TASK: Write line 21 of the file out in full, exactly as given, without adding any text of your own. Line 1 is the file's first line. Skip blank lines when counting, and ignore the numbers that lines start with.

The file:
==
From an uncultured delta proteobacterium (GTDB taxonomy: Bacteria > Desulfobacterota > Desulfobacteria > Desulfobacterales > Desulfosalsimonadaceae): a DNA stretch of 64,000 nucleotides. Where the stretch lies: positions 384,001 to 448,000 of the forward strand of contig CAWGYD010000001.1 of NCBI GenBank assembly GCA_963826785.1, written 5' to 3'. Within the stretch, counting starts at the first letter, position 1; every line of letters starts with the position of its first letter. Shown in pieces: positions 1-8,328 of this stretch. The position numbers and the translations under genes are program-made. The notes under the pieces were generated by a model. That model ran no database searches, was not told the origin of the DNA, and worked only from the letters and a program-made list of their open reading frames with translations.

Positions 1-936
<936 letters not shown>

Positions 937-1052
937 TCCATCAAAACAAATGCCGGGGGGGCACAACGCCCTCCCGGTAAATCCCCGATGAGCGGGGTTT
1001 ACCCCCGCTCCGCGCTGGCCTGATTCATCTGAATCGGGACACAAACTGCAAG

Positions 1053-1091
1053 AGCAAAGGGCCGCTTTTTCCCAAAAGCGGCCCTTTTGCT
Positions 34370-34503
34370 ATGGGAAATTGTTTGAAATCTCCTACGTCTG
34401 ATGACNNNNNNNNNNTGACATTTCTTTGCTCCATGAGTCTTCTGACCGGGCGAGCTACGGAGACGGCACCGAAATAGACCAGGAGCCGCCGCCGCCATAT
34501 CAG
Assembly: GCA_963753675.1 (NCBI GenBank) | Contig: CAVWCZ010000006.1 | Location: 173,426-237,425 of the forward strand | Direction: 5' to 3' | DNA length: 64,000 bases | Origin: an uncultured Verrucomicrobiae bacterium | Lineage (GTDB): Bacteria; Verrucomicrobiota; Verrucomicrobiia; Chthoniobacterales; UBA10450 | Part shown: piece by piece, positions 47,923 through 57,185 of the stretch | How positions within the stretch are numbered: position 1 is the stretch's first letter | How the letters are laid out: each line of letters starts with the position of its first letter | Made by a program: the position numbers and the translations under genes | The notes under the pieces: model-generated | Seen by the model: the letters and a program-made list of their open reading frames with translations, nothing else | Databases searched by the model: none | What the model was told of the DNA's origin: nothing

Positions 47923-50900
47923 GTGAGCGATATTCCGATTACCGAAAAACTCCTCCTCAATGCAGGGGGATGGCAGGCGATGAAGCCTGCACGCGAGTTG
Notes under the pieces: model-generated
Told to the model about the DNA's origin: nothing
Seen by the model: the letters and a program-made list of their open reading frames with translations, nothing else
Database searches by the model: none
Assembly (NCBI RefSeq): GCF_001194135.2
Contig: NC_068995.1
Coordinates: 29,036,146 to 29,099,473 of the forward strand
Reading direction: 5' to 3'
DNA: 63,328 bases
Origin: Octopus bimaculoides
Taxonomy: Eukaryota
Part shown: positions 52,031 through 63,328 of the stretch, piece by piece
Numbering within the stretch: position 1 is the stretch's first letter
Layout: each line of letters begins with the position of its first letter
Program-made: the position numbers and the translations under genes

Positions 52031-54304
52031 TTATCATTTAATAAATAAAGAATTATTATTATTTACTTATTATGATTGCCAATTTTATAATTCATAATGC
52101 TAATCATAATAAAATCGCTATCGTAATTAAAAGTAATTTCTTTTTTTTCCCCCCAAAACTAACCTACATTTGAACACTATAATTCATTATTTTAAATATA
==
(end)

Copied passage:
Contig: NC_068995.1